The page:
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Asbestos in Drinking Water: The Danger of Old Asbestos Pipes and Natural Disasters

Asbestos pipes impacting drinking water

Updated on July 13, 2021

Asbestos is largely viewed as a concern when airborne fibers are inhaled. Studies have shown most mesothelioma cases and other asbestos-related diseases are caused by inhalation of the fibers. However, ingestion is another prominent concern, especially in cases of peritoneal mesothelioma.

Recently, residents in Texas and California have become more concerned with ingestion of asbestos after experiencing asbestos-contaminated drinking water. Early this year (2017), residents in two small Texas towns faced the possibility of drinking water containing more asbestos fibers than allowed by the Environmental Protection Agency (EPA).

Asbestos in Old Pipes Leaching Into Water

Asbestos in old pipes is a long-standing concern. During the height of its use, asbestos was widely used in cement pipes to create a stronger, longer-lasting product. These asbestos pipes were first laid as early as the 1930s and were believed to be highly durable and resistant to corrosion. They were said to have a lifespan of about 70 years.

By the 1950s, however, regulations were in place for the use of asbestos piping for municipal water. But, these new standards didn’t require old pipes to be removed or updated. Many of these old pipes are still in the ground today and have reached or are reaching the end of their lifecycle, leading to more problems for residents. Even as early as the 1980s, some residents saw the harmful risks of asbestos in the water supply.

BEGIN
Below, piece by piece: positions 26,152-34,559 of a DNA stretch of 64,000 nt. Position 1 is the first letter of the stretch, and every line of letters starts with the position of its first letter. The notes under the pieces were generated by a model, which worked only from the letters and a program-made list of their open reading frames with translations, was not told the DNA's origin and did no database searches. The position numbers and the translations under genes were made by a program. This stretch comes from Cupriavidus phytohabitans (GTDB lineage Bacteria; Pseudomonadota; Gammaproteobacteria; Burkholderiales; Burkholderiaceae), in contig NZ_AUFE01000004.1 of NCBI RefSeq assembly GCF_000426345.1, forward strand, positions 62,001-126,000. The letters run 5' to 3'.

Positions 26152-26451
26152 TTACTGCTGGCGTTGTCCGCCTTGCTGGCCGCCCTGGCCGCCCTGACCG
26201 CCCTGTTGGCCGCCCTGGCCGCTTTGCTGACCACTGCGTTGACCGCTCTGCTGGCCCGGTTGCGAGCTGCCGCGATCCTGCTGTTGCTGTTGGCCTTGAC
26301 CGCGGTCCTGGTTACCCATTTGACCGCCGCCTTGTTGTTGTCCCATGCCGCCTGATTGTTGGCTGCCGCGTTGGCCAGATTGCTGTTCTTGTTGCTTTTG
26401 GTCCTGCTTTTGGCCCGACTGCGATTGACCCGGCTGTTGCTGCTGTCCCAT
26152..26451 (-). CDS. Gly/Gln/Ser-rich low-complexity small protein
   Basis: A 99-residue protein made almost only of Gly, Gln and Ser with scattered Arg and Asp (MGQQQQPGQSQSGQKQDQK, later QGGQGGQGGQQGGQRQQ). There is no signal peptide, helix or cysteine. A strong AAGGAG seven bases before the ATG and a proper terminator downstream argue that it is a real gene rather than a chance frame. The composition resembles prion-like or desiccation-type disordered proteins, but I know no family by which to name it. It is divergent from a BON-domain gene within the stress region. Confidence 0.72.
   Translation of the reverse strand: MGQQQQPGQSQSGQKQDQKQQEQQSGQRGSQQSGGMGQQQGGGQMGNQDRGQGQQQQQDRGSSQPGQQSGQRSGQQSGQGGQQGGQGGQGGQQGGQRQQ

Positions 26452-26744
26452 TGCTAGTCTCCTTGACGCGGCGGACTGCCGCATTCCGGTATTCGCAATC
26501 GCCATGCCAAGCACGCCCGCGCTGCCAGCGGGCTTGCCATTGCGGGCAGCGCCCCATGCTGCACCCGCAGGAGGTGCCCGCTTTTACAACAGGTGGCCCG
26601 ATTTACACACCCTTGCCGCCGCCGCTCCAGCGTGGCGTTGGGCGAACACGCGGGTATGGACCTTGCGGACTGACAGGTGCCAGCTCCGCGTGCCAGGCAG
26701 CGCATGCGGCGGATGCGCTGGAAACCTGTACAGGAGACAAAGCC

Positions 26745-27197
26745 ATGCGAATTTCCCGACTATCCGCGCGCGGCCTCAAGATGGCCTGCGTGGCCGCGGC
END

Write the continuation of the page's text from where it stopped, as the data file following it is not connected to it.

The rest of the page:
How Much Asbestos Is Allowed in Water?

Under the Safe Drinking Water Act, asbestos is limited to 7 million fibers per liter (MFL).

The EPA states those who consume water with higher than that amount over extended periods may face an increased risk of developing benign intestinal polyps. Another recent study, however, has shown asbestos in drinking water could potentially lead to the risk of cancer, including mesothelioma.

Asbestos in the Water of a New York Town

In 1985, the town of Woodstock, New York experienced asbestos-related problems with their water service. Although the town’s asbestos pipes had been installed in the 1950s, the corrosiveness of the local water helped to break down the supposedly long-lasting, durable pipes in just a few decades.

The contamination was so extensive, asbestos fibers clogged showerheads and faucets. Tests of their water supply suggested asbestos began leaching into the water around 1976. Residents were cautioned to stop using the water, and new pipes were installed the following year.

Texas Towns Experience Asbestos in Water

Residents in two Texas towns began to face asbestos similar problems early this year (2017) and late last year (2016). In 2016, citizens in Devine, Texas received a warning letter after the town saw higher-than-allowed asbestos levels in its water for one year. Testing done periodically from January through July revealed fluctuating asbestos levels of 14, 17 and 18 MFLs. These levels were more than double the limits set by the EPA.

The mayor of Devine said town officials did not believe it was a serious danger. They were not told to cut off the water supply like in other cases and hoped it was a mere testing issue.

Although the city maintained the water was still safe to drink, many residents were concerned and started buying bottled water instead while the town worked on securing grants to replace the pipes.

Schools in Arp, Texas, faced similar issues with the city’s old asbestos pipes this past August. The town’s mayor and superintendent for the district said the water was visibly discolored and clearly contaminated. Once testing revealed asbestos at levels of 10, 12 and 13 MFLs in the different areas, the town quickly took action. The schools were given water coolers and bottles of water for cooking and drinking. Construction was underway in October to replace the asbestos pipes.